Send to

Choose Destination
Ann Oncol. 2018 Dec 1;29(12):2296-2301. doi: 10.1093/annonc/mdy457.

Statistical challenges posed by uncontrolled master protocols: sensitivity analysis of the vemurafenib study.

Author information

Quantitative Health Sciences, Lerner Research Institute, Cleveland, USA.
Taussig Cancer Institute, Cleveland Clinic, Cleveland, USA.
Biostatistics, Yale School of Public Health, New Haven, USA.
Investigational Cancer Therapeutics, The University of Texas MD Anderson Cancer Center, Houston, USA.
Biometrics, La Jolla Pharmaceutical Company, San Diego, USA.


Within the evidentiary hierarchy of experimental inquiry, randomized trials are the gold standard. Oncology patients enter clinical studies with diverse lifestyles, treatment pathways, host tissue environments, and competing comorbidities. Randomization attempts to balance prognostic characteristics among study arms, thereby enabling statistical inference of 'average benefit' and attribution to the studied therapies. In contrast, interpretations of uncontrolled trials require additional scrutiny to attempt to place the findings in the context of external evidence. Counter-factual reasoning and speculation across trials may be obscured by the disproportionate enrollment of prognostic subpopulations which may be unknown from publications of trial reports. Recent modifications to the regulatory environment (Food and Drug Administration Safety and Innovation Act) have elevated the importance of non-comparative trials. Moreover, the emergence of recent innovations in precision medicine have yielded trial designs that partition potentially heterogeneous subpopulations into 'statistically exchangeable' cohorts by histologies, or genetic alterations, further elevating the importance of single-cohort analyses. As patient cohorts become ever more refined into smaller targeted subsets, consumers of reports of uncontrolled trials should be further empowered with improvements in reporting practices that better describe the enrolled prognostic subpopulations and importantly their association with study end points. This article demonstrates the issue with a sensitivity analysis of the findings reported in a recent trial that was devised to evaluate the preliminary clinical efficacy of vemurafenib in BRAF V600 mutation-positive nonmelanoma cancers.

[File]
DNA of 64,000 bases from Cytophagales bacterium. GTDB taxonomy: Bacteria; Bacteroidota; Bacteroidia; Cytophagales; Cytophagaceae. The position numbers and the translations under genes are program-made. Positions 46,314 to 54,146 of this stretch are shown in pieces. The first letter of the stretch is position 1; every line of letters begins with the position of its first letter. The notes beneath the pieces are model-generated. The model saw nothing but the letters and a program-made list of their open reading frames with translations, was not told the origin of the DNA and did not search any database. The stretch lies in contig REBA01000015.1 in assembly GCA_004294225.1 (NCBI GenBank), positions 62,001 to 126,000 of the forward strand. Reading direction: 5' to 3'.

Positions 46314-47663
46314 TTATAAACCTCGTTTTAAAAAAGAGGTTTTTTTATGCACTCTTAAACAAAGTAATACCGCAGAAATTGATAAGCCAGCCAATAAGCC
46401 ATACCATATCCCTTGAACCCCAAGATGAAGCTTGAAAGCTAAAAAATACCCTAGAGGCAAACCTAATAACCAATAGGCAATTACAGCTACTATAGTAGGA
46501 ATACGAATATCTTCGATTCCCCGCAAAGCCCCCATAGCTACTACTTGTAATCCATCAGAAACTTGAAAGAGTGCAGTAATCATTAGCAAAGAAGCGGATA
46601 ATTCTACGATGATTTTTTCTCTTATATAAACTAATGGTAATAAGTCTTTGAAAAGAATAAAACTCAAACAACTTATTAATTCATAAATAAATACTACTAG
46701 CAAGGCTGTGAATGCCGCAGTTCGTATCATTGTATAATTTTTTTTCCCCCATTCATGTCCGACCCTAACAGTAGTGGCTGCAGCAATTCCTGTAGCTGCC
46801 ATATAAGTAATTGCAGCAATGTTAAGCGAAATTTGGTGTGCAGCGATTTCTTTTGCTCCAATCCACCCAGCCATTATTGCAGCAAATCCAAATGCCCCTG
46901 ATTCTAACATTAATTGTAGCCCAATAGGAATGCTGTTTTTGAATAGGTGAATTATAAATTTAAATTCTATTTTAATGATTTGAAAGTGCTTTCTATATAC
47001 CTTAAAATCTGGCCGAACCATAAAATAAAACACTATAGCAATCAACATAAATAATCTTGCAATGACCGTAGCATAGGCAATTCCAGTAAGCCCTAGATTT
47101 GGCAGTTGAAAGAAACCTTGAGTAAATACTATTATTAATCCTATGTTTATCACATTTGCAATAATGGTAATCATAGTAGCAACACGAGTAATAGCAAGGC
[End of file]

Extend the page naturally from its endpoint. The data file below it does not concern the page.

[Available on 2019-12-01]

Supplemental Content

Full text links

Icon for Silverchair Information Systems
Loading ...
Support Center